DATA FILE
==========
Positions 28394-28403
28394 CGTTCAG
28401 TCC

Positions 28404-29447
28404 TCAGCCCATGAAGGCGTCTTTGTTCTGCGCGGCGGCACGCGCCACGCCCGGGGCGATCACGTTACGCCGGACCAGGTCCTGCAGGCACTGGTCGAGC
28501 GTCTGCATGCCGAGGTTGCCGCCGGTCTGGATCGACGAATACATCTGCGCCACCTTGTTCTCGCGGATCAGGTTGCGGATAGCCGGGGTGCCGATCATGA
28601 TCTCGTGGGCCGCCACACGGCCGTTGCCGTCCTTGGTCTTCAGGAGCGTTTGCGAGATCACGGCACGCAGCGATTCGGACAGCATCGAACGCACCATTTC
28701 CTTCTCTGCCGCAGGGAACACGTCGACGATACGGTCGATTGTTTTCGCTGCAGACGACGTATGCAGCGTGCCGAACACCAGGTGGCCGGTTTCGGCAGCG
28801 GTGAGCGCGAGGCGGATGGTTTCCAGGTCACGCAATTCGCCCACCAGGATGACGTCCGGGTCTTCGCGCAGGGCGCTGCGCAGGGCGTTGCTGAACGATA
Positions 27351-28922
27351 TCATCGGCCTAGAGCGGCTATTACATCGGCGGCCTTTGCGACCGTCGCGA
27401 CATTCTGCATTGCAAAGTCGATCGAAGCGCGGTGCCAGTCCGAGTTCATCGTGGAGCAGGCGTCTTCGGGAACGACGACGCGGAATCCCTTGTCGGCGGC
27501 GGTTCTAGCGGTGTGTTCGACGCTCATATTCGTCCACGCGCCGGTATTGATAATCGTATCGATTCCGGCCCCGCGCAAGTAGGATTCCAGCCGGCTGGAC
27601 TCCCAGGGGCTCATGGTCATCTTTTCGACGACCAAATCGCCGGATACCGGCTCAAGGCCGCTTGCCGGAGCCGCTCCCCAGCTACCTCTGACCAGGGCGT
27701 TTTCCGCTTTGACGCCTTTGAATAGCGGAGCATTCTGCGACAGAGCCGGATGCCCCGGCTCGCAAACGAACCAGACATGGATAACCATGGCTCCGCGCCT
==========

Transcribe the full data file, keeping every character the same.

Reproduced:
Positions 28394-28403
28394 CGTTCAG
28401 TCC

Positions 28404-29447
28404 TCAGCCCATGAAGGCGTCTTTGTTCTGCGCGGCGGCACGCGCCACGCCCGGGGCGATCACGTTACGCCGGACCAGGTCCTGCAGGCACTGGTCGAGC
28501 GTCTGCATGCCGAGGTTGCCGCCGGTCTGGATCGACGAATACATCTGCGCCACCTTGTTCTCGCGGATCAGGTTGCGGATAGCCGGGGTGCCGATCATGA
28601 TCTCGTGGGCCGCCACACGGCCGTTGCCGTCCTTGGTCTTCAGGAGCGTTTGCGAGATCACGGCACGCAGCGATTCGGACAGCATCGAACGCACCATTTC
28701 CTTCTCTGCCGCAGGGAACACGTCGACGATACGGTCGATTGTTTTCGCTGCAGACGACGTATGCAGCGTGCCGAACACCAGGTGGCCGGTTTCGGCAGCG
28801 GTGAGCGCGAGGCGGATGGTTTCCAGGTCACGCAATTCGCCCACCAGGATGACGTCCGGGTCTTCGCGCAGGGCGCTGCGCAGGGCGTTGCTGAACGATA
Positions 27351-28922
27351 TCATCGGCCTAGAGCGGCTATTACATCGGCGGCCTTTGCGACCGTCGCGA
27401 CATTCTGCATTGCAAAGTCGATCGAAGCGCGGTGCCAGTCCGAGTTCATCGTGGAGCAGGCGTCTTCGGGAACGACGACGCGGAATCCCTTGTCGGCGGC
27501 GGTTCTAGCGGTGTGTTCGACGCTCATATTCGTCCACGCGCCGGTATTGATAATCGTATCGATTCCGGCCCCGCGCAAGTAGGATTCCAGCCGGCTGGAC
27601 TCCCAGGGGCTCATGGTCATCTTTTCGACGACCAAATCGCCGGATACCGGCTCAAGGCCGCTTGCCGGAGCCGCTCCCCAGCTACCTCTGACCAGGGCGT
27701 TTTCCGCTTTGACGCCTTTGAATAGCGGAGCATTCTGCGACAGAGCCGGATGCCCCGGCTCGCAAACGAACCAGACATGGATAACCATGGCTCCGCGCCT